Online Monthly Teddy Bear Magazine

Doris Criss Nadon             Edmonton, Alberta Canada        March 2010

Introduction by Terry Michaud

We like to think our experience in making teddy bears goes all the way back to “the early days” of the mid 1970s. Here is a story from a delightful lady in Canada who has shared her father’s story of bear making that dates back to World War II. She sent it along when she submitted her entry for the Repurposed Bear contest currently running, and we felt it was such a moving story we asked her to share it with our readers.

 

 

Esther Criss visits her husband Philip at the VA hospital in 1943

My father, who had volunteered for the military at the outbreak of World War II was sent back from England with Tuberculosis and spent over 7 years in Colonel Mewburn Veteran’s Hospital in Canada. 

Dad was in a complete body cast from his armpits to the toes of his left foot. His right leg and foot were the only part free of that horrible plaster cage. He was not able to be up in a chair or on his feet, confined to bed 24 hours a day, week after week, month after month, and yes .. year after year.

This was before air conditioning, so you can imagine how hot and

uncomfortable it must have been for him. Patience, endurance and a ready smile were always close at hand for Dad, and he was grateful that families could visit for short periods each day. 

Boredom was the enemy, and it was important that these veterans had something to do as occupational therapy and to occupy their hands and minds.

Patients played cards with beds pushed close together, and Dad was the hospital cribbage champ for years. Dad also got involved with leather work and made many beautiful purses, belts and wallets, but this was not his favorite occupation. 

He discovered bear making, and it quickly won him over. The sewing was all done by hand, and any and all types of fur and fabrics were used, including corduroy, velvet, upholstery material and whatever Mom could find that Dad could turn into teddy bears. The bears were stuffed with whatever was available, from nylon stockings (pantyhose were not invented yet), foam chips or polyester stuffing.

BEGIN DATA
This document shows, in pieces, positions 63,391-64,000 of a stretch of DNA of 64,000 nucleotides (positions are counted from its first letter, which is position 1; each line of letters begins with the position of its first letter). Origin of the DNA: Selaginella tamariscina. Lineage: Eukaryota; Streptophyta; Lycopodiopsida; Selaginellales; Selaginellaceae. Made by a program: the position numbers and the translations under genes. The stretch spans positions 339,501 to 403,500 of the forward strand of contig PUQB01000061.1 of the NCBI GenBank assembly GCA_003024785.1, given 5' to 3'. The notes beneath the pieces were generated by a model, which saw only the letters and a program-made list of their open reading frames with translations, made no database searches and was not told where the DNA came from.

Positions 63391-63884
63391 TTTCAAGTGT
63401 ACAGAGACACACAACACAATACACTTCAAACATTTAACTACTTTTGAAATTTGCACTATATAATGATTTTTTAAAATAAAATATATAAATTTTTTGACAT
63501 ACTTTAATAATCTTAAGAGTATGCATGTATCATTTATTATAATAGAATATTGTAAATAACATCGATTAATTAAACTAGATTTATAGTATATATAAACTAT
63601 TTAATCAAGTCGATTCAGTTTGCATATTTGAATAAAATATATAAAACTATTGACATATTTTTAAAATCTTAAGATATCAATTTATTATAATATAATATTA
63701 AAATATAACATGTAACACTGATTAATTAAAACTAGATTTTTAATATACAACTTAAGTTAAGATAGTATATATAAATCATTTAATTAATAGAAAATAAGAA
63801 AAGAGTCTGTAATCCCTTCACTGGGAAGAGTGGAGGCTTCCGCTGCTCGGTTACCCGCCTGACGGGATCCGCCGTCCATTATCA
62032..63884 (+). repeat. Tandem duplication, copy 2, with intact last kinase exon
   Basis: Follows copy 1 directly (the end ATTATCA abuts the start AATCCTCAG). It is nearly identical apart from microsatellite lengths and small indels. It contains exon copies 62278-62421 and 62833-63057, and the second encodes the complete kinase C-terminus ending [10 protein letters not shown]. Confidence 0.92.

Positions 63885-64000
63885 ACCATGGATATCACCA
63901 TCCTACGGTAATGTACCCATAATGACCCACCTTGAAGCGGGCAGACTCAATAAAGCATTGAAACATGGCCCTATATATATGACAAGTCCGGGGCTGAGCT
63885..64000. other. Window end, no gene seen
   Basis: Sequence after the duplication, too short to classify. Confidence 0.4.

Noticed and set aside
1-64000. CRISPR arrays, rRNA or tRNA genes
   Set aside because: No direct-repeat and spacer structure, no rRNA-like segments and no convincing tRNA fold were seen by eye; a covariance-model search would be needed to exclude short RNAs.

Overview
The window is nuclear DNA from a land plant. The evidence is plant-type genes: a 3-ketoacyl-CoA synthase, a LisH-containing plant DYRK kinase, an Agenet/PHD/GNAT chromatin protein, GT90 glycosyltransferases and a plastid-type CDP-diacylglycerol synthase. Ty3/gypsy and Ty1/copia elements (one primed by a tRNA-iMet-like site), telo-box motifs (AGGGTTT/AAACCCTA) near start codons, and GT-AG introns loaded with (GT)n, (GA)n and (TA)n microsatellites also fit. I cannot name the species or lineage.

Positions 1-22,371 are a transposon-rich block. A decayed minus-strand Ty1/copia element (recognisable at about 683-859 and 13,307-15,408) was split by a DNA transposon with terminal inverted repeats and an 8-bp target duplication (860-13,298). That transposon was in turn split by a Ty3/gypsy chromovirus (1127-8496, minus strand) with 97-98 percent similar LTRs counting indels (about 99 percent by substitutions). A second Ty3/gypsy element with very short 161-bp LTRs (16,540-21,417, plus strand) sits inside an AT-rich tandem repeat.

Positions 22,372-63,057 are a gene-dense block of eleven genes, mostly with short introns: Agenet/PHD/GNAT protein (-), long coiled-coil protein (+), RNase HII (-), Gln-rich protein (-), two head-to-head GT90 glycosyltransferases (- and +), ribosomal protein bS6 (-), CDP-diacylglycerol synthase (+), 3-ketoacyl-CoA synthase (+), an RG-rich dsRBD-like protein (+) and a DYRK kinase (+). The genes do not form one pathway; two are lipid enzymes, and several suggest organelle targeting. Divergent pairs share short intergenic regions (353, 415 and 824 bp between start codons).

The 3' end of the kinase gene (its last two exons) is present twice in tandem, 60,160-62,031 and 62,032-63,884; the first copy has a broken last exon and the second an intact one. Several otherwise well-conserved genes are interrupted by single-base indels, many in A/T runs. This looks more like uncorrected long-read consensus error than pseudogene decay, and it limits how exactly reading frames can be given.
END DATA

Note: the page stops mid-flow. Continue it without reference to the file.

Two of the bears made by Philip Criss, constructed by hand under extraordinary circumstances. 

Dad’s family, nieces, nephews, friends and anyone who requested a bear was willingly and lovingly endowed with one. 

Even though they all originated from the same pattern, no two bears ever turned out the same. Over the years of Dad’s hospital confinement, then years of recuperation, and finally just something to keep his hands busy, he constructed many hundreds of these very huggable and cherished critters. 

After Dad passed away in 1980, the bear pattern was mislaid or disappeared, lost for all time as far as I was concerned. I tried to find a replacement pattern, but nothing would do the trick. I must admit I was not willing to use a different pattern, as it just did not seem right. 

In 2003 my Mother’s last sister passed away, and lo and behold, amongst her belongings was Dad’s bear pattern. It had taken 23 years to show up, and I was so very grateful for its appearance. The pattern had been traced on to and cut out of brown grocery bag paper and directions were hand written by my mother, who passed away in 1972. Copies were made and distributed to family members. 

I have since made bears for all my grand children who did not have the privilege of owning a Great Grandpa bear. I can visualize Dad looking down and grinning at my efforts to supply bears to all the little ones and some not so little!

Doris Criss Nadon

   

 

A note from Terry: 
The story does not end here, as the author, Doris Criss Nadon, went on to construct a total of 19 bears for family members of all ages as a special Christmas gift. 

She has entered our Repurposed Bear Contest and we will share her part of this story when we complete the contest and publish hers and other stories in a coming issue.

Meantime, we hope you enjoyed this wonderful story as much as we did. 

If you'd like to contact Doris her eMail is: ssirc@shaw.ca

 


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